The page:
APROP: Battle Against Gentrificationstraddle3
Is the battle against gentrification already lost? Can tactical housing be a valid instrument to confront this problem?
Urban centers are evolving under great pressure, with serious consequences for inhabitants. On the other hand, there are still different types of urban voids spread throughout the city. We find, for example, disused lots or buildings that can still be developed, representing interesting opportunities for the fight against gentrification.
Provisional Proximity Accommodations (APROP) intend to address this situation. They are based on a wider strategy that responds in an agile, urgent and pragmatic way to emergency situations resulting from inadequate housing. This program helps to avoid the dramatic consequences of the forced displacement of residents due to evictions or other reasons related to emergency.
These housing facilities are characterized by the fact that they are modular, transportable and removable, which allows for quick mobilization of empty spaces in the city for different time periods. These buildings can also incorporate some public facilities or spaces for community use.
In the case developed in Barcelona’s Ciutat Vella neighborhood, the project is located between Nou de Sant Francesc street and Josep Pijoan street. Because of the nature of the building and the three-month offsite prefabrication process, the on-site building period has been limited to four months.
The building consists of prefabricated modules that combine to form a compact volume. It consists of 12 dwellings: 8 individual and 4 double modules. All accommodations have at least two façades, with northeast and southeast orientations, which provides cross ventilation.
Around this compact volume, a translucent polycarbonate façade is projected that responds to the alignments of the plot. This second skin serves as a separator between the outside environment and the containers, with climatic, spatial and visual features. On the east façade, facing historic buildings, the openings in the polycarbonate skin adapt to the character of the neighborhood, with vertical balconies with wooden frames and metal railings that dialogue with the surrounding.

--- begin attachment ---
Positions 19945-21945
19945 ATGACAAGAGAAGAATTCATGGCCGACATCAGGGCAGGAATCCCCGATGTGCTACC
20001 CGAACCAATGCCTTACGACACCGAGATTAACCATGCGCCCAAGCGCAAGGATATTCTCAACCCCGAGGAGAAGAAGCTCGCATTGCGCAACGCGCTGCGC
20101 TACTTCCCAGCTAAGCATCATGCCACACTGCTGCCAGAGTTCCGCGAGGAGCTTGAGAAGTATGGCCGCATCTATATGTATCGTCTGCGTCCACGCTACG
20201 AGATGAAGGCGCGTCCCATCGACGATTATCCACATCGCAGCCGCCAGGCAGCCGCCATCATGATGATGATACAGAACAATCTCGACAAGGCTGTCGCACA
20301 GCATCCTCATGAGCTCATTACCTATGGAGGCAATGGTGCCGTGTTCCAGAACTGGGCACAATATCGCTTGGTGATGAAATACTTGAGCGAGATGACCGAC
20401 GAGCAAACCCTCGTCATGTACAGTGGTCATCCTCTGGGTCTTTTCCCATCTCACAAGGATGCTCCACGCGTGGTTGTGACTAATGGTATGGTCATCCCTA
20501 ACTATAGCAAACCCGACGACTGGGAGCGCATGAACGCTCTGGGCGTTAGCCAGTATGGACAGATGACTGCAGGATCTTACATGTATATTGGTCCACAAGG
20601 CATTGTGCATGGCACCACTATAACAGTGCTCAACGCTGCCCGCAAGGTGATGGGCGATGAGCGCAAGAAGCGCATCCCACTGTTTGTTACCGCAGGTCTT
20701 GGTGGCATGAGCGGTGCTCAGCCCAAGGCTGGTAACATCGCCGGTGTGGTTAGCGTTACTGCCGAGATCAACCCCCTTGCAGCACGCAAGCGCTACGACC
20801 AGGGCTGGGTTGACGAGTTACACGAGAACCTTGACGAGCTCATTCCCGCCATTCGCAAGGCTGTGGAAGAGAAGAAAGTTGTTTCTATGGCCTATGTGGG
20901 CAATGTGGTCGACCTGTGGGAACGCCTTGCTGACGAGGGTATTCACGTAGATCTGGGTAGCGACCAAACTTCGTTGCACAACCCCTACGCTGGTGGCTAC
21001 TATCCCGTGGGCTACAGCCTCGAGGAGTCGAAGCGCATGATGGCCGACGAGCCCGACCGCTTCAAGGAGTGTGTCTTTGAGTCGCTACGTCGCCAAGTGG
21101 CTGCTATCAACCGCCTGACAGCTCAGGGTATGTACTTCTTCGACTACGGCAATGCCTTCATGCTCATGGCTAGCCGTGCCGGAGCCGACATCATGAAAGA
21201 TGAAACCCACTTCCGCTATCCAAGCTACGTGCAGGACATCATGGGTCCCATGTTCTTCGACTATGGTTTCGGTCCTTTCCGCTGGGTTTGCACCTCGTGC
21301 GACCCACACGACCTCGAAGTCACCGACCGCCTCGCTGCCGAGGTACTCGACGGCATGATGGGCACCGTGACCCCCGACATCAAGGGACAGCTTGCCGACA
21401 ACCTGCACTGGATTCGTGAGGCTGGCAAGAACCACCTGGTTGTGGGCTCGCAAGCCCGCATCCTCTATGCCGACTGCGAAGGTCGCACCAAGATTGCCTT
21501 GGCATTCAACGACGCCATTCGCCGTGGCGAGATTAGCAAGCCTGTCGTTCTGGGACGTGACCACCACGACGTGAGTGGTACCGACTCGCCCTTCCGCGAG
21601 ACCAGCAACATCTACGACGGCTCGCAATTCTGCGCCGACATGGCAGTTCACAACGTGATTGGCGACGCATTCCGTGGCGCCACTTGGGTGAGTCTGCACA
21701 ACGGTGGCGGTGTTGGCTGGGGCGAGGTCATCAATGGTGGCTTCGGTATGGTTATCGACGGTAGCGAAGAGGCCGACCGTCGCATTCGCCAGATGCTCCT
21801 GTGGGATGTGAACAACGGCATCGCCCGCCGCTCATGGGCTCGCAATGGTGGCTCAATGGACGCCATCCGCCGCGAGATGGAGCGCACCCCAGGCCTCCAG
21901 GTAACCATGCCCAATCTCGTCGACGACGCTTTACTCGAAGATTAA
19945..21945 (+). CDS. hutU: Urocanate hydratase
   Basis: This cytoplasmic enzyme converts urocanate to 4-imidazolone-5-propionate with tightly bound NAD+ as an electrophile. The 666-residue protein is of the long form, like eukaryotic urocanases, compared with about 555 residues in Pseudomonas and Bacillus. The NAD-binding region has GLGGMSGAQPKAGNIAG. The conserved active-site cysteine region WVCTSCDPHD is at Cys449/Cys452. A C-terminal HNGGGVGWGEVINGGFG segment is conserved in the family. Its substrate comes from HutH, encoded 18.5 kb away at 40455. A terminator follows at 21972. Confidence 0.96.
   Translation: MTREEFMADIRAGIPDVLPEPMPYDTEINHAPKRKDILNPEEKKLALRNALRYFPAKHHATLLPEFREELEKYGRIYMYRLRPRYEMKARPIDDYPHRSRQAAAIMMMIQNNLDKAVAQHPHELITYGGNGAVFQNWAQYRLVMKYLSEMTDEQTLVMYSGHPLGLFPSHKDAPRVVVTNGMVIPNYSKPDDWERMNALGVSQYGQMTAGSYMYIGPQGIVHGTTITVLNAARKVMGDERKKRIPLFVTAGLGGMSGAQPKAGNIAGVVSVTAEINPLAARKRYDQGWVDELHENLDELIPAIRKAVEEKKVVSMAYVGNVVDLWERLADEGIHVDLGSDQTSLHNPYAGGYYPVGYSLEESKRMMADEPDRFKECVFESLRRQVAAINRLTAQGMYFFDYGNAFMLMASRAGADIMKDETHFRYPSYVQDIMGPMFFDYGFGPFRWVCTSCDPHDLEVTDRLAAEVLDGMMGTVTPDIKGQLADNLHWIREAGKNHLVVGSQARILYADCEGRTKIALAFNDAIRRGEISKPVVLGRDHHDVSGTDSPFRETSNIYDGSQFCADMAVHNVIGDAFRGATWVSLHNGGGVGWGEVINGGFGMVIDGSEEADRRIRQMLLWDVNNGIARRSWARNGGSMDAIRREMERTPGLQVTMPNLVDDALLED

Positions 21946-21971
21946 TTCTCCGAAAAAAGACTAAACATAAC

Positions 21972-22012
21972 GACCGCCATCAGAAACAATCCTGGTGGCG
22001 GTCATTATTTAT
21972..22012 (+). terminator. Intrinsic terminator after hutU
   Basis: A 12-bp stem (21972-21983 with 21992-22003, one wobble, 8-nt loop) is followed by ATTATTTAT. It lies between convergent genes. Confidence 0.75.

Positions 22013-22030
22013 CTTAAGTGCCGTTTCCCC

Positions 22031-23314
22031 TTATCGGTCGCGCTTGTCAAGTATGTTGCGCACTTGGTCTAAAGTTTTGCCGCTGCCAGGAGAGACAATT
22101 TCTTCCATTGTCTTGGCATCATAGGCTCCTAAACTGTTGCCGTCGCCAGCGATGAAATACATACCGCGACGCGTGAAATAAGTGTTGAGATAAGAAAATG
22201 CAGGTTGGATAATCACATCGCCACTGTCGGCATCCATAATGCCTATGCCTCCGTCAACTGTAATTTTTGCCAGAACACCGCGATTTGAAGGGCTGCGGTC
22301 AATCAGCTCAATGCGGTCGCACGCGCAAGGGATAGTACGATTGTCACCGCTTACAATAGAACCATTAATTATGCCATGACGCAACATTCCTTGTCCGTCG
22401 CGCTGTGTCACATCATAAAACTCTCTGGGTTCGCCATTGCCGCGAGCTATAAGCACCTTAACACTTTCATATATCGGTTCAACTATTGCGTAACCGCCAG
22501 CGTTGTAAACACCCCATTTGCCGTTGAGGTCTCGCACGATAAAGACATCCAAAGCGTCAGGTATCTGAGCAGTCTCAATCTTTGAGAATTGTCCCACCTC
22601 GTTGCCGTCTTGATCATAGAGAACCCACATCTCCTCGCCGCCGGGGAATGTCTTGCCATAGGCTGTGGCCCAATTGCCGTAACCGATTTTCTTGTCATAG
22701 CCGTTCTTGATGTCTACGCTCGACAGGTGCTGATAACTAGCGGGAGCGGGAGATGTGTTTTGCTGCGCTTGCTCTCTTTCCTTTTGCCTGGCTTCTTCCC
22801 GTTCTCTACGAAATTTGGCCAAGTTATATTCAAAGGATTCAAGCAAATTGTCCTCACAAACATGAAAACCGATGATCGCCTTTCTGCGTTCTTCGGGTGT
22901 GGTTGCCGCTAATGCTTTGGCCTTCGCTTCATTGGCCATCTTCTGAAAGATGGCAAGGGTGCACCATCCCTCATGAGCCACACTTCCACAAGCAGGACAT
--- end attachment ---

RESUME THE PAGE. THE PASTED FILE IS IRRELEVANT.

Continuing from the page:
On the south façade the conditions are different, both in terms of the urban context and the orientation. The response comes in the form of larger openings, which maximize the entry of sunlight into the units. The openings on the first floor are extended toward the southwest for the same reason. The sunlight is modulated by simple wooden blinds, such as the ones on most of the neighboring balconies in Ciutat Vella.
The translucent skin has some interesting effects of brightness, shadows and reflections of the sky and the colors of neighboring buildings, while allowing the passersby to perceive the life inside without sacrificing the privacy of the inhabitants. At night, it becomes a subtle focus of light for this area of the neighborhood.
The circulation core is strategically placed next to the party wall, providing a convenient interaction with the neighboring building and guaranteeing access to all units through gateways that are large enough to allow other uses besides transit. The translucency of the polycarbonate skin also generates a pleasant image in front of the staircase, making the outline of the stairs and the people going up and down visible from the street.
The building has a partial setback on the ground floor, which generates an entrance porch. This floor is reserved for community and service uses for the neighborhood. Therefore, a wide open, flexible and transparent space is created with direct access to the square and the interior courtyard that can house different uses.
This building is an example that shows prefabrication, modularity, speed and innovation do not have to be in conflict with a careful architecture, which responds to real social needs and problems, while integrating a new volume into the urban fabric in a beneficial dialog between new elements and the existing context.